Using data warehouses, bankers are beginning to strengthen an area that many believe has been the industry's greatest weakness in the battle against nonbanks: data management.
Consultants critiquing the banking industry often note that banks are data rich, but information poor.
Although generally adept at gathering data on the people they do business with, financial institutions historically have not done a good job of massaging that data into information that is useful to the bank, its employees, and its customers.
Complicating the situation is the fact that most banks have stored customer data in "silos," with each operating unit housing its own data.
For example, the marketing department maintains its own storehouse of data, as does the credit risk department, automobile finance, etc.
The problem this poses is that each department ends up "working on their own version of the truth," said Rick Makos, director of worldwide industry marketing of the financial services decision support practice at Unisys Corp., Blue Bell, Pa.
Such a scenario hinders a bank's ability to satisfy the rising number of customers that are more interested in relationships than in individual lines of service.
"If you look at it from the customer's eyes, they perceive the institution as holistic, not as islands," said Ian MacFadyen, vice president for consumer banking systems at New York's Chemical Bank.
Chemical is one of a handful of banks in the world that is believed to be managing customer information on a enterprise-wide basis.
To hear Mr. MacFadyen describe it, Chemical is moving beyond the construction of data storage facilities accessible to a wide range of users in the bank.
The bank is moving towards massaging the data to meet specific customer needs and corporate profitability objectives.
"We don't build it and hope they will come. We take a lot of time to understand what people need," said Mr. MacFadyen.
This approach addresses the fact that what bankers need most is precise information about: who their customers are, the propensity of those customers to buy certain products and services, their responsiveness to particular types of advertisements or inducements, how they prefer to conduct business with the bank, the degree of credit risk posed by each customer, and the overall profitability of doing business with each.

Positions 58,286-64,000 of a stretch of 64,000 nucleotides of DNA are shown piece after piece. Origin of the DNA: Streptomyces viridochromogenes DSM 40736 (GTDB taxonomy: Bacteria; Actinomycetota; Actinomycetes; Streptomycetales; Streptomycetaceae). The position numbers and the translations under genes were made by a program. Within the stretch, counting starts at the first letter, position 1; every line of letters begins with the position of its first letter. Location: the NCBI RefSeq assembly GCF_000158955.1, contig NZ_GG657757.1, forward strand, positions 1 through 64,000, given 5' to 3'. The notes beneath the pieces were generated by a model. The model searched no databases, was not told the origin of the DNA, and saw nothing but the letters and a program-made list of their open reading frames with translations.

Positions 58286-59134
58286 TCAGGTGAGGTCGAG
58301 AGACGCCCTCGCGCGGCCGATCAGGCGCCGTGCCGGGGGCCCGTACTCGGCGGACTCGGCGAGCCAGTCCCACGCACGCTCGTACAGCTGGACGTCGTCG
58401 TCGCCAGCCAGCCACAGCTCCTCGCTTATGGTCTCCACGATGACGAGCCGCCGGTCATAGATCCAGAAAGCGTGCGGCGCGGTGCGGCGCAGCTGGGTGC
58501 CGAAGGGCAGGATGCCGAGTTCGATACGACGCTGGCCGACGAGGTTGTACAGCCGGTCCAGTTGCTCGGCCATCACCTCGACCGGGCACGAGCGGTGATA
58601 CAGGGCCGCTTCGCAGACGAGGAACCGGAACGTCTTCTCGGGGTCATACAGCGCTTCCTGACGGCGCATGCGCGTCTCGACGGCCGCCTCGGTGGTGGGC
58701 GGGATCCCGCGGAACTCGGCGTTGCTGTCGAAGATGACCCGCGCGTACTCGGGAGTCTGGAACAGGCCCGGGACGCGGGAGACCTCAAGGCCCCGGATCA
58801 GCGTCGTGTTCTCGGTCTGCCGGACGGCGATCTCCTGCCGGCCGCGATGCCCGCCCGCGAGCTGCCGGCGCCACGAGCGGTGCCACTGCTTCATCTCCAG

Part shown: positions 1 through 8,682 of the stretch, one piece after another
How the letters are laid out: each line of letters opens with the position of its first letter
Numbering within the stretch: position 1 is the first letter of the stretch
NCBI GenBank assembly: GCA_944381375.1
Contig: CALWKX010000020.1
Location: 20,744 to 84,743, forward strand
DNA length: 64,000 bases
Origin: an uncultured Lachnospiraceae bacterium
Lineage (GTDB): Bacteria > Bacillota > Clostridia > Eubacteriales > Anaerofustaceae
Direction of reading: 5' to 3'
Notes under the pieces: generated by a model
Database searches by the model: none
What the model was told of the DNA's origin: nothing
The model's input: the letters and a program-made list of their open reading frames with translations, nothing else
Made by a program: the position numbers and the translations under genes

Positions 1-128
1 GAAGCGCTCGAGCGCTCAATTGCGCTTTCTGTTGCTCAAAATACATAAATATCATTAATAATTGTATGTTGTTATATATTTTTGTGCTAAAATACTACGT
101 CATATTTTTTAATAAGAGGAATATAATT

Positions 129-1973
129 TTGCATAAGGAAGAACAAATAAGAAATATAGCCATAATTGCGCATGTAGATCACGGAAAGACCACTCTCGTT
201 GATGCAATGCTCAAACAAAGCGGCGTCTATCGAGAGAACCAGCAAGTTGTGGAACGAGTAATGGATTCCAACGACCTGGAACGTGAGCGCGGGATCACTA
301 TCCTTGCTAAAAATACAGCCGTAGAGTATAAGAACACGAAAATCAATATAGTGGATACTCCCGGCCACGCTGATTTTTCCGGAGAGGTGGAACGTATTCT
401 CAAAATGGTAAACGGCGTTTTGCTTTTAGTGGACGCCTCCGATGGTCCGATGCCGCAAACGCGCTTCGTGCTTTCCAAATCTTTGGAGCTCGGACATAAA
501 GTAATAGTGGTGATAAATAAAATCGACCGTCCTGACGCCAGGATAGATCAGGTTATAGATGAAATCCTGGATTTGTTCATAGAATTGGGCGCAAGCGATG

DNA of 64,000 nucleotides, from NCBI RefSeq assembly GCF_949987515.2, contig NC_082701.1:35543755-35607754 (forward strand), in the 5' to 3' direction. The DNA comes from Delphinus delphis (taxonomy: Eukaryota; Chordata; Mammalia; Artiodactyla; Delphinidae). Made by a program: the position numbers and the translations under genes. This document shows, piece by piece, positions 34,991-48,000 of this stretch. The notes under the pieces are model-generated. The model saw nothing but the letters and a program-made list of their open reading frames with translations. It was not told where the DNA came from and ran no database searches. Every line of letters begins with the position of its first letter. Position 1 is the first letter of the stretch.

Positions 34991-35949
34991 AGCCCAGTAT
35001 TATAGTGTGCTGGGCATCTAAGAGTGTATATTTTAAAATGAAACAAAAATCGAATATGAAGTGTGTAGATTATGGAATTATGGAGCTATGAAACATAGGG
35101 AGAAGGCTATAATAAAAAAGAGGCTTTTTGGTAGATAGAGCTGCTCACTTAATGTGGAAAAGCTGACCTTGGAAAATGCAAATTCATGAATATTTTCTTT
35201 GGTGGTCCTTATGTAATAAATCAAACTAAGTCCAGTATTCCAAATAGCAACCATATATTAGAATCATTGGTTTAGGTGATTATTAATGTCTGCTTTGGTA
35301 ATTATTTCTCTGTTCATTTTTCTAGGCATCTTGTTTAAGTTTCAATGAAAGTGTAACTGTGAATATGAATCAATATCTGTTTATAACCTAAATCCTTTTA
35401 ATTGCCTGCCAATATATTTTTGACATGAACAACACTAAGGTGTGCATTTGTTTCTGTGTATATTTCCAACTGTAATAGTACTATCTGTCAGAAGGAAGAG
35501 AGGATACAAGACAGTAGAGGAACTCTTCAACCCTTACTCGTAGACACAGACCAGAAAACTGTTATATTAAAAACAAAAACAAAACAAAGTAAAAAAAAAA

Today at most banks, that information is scattered throughout the organization, with access limited to select people - if the information exists at all.
What Mr. MacFadyen and his colleagues at Chemical are trying to do is to put that information in the hands of every staff member who comes into contact with the bank's customers.
That is a tall order for a organization the size of Chemical. Chemical's consumer bank currently provides services to approximately 1.5 million households. And, with the announcement of its merger with Chase Manhattan Corp., the data warehousing project likely will get even more difficult, observers said.
"The idea is to drive deeper into understanding how best to meet the client's needs," observed Keith Von Seggern, senior consultant, ActionSystems, a Dallas firm that has been working with Chemical on implementing its enterprise-wide information delivery strategy.
Managing Local Markets, a process developed by Action Systems, helps Chemical's front-line staff make the most of the information the bank amasses on customers with whom those staff members interact, according to Mr. Von Seggern.
The concept is rather unique in banking, said Mr. Von Seggern. When a customer approaches a teller, say to make a deposit to a savings account, the teller can call up on a computer screen all the information the bank has about that customer - details about deposit and loan accounts, where they live, even how they prefer to do business with the bank.
The teller can then couple that information with the personal knowledge they have about that customer and suggest a new product or service that customer may have a preference or need for, such as a mortgage loan.
The idea, said Mr. Von Seggern, is to provide the means for aiming more accurately the bank's marketing efforts. "You're making a more proactive intervention with the customer, but it's in the context of a relationship," observed Mr. Von Seggern.
"It's clearly more powerful than getting a generic letter in the mail."
With mailboxes bulging with offers of financial services from every type of provider, mass mailings simply cannot move significant shares of market anymore, Mr. Von Seggern said.
"We're trying to leverage information and develop new processes, and new ways of dealing with our customers," said Mr. MacFadyen of Chemical Bank's strategy. And that means looking at customers as individuals.